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Today, we’re very happy to present the fourth episode of “Cost of Production and Profitability for Coffee Producers,” a session recorded at Re:co Symposium this past April. Buyers and producers alike need to understand what it takes to produce specialty coffee so that it can be produced sustainably, so we convened experts to ask: Do we really know what specialty coffee costs?
If you haven’t seen the previous episodes in this series, we strongly recommend going back to watch before you continue with this episode.
Almost everywhere we go, we find that coffee farmers are shouldering all the risk in coffee production because there is little information on the best varieties and agricultural practices, no access to the right plants, or not enough knowledge on how to prepare for the next drought or epidemic. Because of these seemingly simple barriers, many farmers that could be profitable aren’t.
World Coffee Research, together with dozens of partners, is building an unprecedented network of global on-farm trials to discover which varieties and agricultural practices are most profitable for coffee producers around the world. The Global Coffee Monitoring Program addresses one of the most important decisions farmers make: Which plants and practices are right for my farm? For my climate? For my buyers? Here, World Coffee Research’s Danielle Knueppel, joined by Enrique Magaña, explores the platform’s aim to use rigorous, on-farm science to create a global data set that addresses the profitability of coffee farming from the ground up.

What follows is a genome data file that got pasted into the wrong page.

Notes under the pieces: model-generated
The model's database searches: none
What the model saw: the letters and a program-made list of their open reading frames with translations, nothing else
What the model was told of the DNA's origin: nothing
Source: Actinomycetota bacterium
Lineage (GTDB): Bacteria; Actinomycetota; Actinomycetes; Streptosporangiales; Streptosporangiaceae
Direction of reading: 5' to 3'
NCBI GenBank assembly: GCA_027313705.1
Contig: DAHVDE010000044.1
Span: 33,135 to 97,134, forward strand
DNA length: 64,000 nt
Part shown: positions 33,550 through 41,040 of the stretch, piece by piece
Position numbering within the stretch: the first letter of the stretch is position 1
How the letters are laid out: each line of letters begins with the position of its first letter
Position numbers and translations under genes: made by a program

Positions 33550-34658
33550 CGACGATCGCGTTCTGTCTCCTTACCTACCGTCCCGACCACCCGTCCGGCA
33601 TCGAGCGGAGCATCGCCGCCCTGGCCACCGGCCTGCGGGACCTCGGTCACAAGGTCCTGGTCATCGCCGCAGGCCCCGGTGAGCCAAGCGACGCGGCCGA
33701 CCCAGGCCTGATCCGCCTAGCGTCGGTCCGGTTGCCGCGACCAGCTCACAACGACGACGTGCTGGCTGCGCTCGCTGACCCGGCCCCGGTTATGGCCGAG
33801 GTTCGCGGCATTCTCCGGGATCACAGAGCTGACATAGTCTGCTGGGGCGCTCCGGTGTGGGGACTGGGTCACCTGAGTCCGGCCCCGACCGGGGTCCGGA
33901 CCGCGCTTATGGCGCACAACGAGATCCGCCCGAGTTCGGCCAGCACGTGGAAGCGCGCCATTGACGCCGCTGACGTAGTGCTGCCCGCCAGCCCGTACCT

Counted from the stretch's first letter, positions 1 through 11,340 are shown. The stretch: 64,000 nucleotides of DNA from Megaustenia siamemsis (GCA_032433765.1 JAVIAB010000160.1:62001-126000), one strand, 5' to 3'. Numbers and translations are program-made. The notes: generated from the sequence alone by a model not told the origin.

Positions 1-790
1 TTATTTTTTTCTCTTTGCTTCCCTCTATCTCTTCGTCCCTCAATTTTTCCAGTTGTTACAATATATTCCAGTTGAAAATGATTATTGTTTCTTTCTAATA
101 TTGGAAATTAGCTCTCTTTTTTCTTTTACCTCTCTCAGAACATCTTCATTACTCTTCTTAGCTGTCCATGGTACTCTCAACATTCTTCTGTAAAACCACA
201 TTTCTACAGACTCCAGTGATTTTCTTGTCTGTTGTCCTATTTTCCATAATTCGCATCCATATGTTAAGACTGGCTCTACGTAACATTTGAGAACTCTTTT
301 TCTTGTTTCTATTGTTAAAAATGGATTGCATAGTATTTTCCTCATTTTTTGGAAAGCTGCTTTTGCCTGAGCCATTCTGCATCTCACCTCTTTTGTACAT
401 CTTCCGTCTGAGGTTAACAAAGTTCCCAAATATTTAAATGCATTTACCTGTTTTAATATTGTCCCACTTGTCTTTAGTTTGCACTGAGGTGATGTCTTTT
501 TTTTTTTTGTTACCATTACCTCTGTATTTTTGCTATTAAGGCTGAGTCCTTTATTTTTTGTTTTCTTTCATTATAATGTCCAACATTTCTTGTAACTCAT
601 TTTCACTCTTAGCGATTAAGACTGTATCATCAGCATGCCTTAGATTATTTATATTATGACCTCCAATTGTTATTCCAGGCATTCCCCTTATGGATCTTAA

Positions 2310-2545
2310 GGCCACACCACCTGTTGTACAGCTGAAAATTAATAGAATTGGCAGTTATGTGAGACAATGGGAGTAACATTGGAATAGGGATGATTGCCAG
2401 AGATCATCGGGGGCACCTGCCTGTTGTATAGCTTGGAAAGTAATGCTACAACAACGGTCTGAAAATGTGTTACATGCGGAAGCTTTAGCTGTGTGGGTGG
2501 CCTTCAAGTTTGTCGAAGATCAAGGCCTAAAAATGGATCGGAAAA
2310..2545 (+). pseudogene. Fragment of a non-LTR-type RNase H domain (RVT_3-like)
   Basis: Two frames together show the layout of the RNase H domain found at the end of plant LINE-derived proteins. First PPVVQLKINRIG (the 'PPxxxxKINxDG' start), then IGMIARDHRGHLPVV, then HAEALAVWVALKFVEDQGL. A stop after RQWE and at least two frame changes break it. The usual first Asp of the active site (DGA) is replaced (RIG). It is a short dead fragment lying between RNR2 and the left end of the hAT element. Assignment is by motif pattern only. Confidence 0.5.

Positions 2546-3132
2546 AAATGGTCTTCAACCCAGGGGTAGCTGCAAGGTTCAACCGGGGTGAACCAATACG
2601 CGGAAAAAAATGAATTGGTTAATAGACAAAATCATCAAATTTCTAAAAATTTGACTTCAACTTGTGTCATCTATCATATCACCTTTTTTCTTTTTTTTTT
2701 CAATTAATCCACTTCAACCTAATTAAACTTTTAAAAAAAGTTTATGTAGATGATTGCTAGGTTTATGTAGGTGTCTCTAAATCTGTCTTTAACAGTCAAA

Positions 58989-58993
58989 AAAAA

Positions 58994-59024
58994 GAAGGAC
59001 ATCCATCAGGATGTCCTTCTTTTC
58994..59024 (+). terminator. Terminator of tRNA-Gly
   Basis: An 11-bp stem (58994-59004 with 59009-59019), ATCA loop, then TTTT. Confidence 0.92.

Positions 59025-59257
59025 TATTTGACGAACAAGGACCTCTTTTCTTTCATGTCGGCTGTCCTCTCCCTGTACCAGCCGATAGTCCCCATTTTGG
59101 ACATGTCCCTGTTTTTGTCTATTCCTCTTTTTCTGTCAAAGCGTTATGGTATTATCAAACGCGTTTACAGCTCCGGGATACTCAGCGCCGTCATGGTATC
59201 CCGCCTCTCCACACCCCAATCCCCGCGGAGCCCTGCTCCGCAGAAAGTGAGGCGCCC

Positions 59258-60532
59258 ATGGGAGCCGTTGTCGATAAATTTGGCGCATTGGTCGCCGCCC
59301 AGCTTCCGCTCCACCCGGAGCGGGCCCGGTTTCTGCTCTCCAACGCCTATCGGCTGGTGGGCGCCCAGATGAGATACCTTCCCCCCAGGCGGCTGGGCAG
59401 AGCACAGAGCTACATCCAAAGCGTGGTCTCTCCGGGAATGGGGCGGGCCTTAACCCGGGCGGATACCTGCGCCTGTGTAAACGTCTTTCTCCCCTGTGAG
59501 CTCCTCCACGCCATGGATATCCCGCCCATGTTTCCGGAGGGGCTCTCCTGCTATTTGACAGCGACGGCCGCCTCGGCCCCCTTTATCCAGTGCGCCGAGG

Special Thanks to Toddy
This talk from Re:co Boston is supported by Toddy. For over 50 years, Toddy brand cold brew systems have delighted baristas, food critics, and regular folks alike. By extracting all the natural and delicious flavors of coffee and tea, Toddy Cold Brew Systems turn your favorite coffee beans and tea leaves into fresh cold brew concentrates, that are ready to serve and enjoy. Learn more about Toddy at http://www.toddycafe.com.
- Listen to the Re:co Podcast or read a full transcript of this video
- Watch all the Re:co 2019 sessions on YouTube
- Read about our 2019 Speakers
Table of Contents
2:50 Enrique Magaña, an El Salvador coffee producer, on the challenges his farm is facing in a time of low prices
7:30 Danielle Knueppel on why current Arabica crops are not offering farmers a sustainable or reliable income and farmers are moving away from arabica production.
9:30 An explanation of the Global Coffee Monitoring Program and how it works. The trial data will monitor and track weather patterns and pest spread globally, which growing variables affects cup quality and farmer profitability.
20:30 The program’s next steps